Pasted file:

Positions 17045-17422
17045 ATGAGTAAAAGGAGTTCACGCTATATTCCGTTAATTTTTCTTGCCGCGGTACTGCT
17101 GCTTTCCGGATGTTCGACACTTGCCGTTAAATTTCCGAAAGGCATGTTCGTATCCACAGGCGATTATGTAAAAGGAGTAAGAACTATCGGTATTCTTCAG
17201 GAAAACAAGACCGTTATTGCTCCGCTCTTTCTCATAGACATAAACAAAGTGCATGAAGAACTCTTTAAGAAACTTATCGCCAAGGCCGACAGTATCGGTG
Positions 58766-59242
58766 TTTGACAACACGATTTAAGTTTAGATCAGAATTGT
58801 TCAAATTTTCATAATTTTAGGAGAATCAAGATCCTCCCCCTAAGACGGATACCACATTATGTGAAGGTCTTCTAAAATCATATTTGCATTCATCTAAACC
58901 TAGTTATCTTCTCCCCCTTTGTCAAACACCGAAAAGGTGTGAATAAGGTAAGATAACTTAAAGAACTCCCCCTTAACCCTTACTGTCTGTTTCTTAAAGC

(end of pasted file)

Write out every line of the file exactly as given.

Positions 17045-17422
17045 ATGAGTAAAAGGAGTTCACGCTATATTCCGTTAATTTTTCTTGCCGCGGTACTGCT
17101 GCTTTCCGGATGTTCGACACTTGCCGTTAAATTTCCGAAAGGCATGTTCGTATCCACAGGCGATTATGTAAAAGGAGTAAGAACTATCGGTATTCTTCAG
17201 GAAAACAAGACCGTTATTGCTCCGCTCTTTCTCATAGACATAAACAAAGTGCATGAAGAACTCTTTAAGAAACTTATCGCCAAGGCCGACAGTATCGGTG
Positions 58766-59242
58766 TTTGACAACACGATTTAAGTTTAGATCAGAATTGT
58801 TCAAATTTTCATAATTTTAGGAGAATCAAGATCCTCCCCCTAAGACGGATACCACATTATGTGAAGGTCTTCTAAAATCATATTTGCATTCATCTAAACC
58901 TAGTTATCTTCTCCCCCTTTGTCAAACACCGAAAAGGTGTGAATAAGGTAAGATAACTTAAAGAACTCCCCCTTAACCCTTACTGTCTGTTTCTTAAAGC